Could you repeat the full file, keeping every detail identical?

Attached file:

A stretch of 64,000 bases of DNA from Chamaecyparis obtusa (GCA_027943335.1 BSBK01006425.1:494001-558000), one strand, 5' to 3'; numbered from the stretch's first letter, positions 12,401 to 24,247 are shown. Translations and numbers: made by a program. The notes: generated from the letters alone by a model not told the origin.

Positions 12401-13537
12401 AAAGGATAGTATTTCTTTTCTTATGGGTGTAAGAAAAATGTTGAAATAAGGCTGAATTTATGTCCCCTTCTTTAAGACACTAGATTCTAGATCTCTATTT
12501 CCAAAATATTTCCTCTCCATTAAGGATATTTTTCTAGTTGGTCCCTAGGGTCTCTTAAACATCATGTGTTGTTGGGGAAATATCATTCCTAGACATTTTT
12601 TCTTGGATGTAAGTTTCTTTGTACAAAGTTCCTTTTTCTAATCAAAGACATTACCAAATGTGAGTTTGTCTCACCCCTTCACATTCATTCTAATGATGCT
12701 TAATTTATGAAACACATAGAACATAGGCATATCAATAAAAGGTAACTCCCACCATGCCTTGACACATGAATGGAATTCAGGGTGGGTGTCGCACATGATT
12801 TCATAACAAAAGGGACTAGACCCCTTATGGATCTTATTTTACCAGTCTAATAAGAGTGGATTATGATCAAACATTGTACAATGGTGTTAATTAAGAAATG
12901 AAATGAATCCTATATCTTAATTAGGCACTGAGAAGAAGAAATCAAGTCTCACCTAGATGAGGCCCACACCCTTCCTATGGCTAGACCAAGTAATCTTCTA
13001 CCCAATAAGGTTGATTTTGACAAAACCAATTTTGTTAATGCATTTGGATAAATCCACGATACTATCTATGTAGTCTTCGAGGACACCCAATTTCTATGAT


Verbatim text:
A stretch of 64,000 bases of DNA from Chamaecyparis obtusa (GCA_027943335.1 BSBK01006425.1:494001-558000), one strand, 5' to 3'; numbered from the stretch's first letter, positions 12,401 to 24,247 are shown. Translations and numbers: made by a program. The notes: generated from the letters alone by a model not told the origin.

Positions 12401-13537
12401 AAAGGATAGTATTTCTTTTCTTATGGGTGTAAGAAAAATGTTGAAATAAGGCTGAATTTATGTCCCCTTCTTTAAGACACTAGATTCTAGATCTCTATTT
12501 CCAAAATATTTCCTCTCCATTAAGGATATTTTTCTAGTTGGTCCCTAGGGTCTCTTAAACATCATGTGTTGTTGGGGAAATATCATTCCTAGACATTTTT
12601 TCTTGGATGTAAGTTTCTTTGTACAAAGTTCCTTTTTCTAATCAAAGACATTACCAAATGTGAGTTTGTCTCACCCCTTCACATTCATTCTAATGATGCT
12701 TAATTTATGAAACACATAGAACATAGGCATATCAATAAAAGGTAACTCCCACCATGCCTTGACACATGAATGGAATTCAGGGTGGGTGTCGCACATGATT
12801 TCATAACAAAAGGGACTAGACCCCTTATGGATCTTATTTTACCAGTCTAATAAGAGTGGATTATGATCAAACATTGTACAATGGTGTTAATTAAGAAATG
12901 AAATGAATCCTATATCTTAATTAGGCACTGAGAAGAAGAAATCAAGTCTCACCTAGATGAGGCCCACACCCTTCCTATGGCTAGACCAAGTAATCTTCTA
13001 CCCAATAAGGTTGATTTTGACAAAACCAATTTTGTTAATGCATTTGGATAAATCCACGATACTATCTATGTAGTCTTCGAGGACACCCAATTTCTATGAT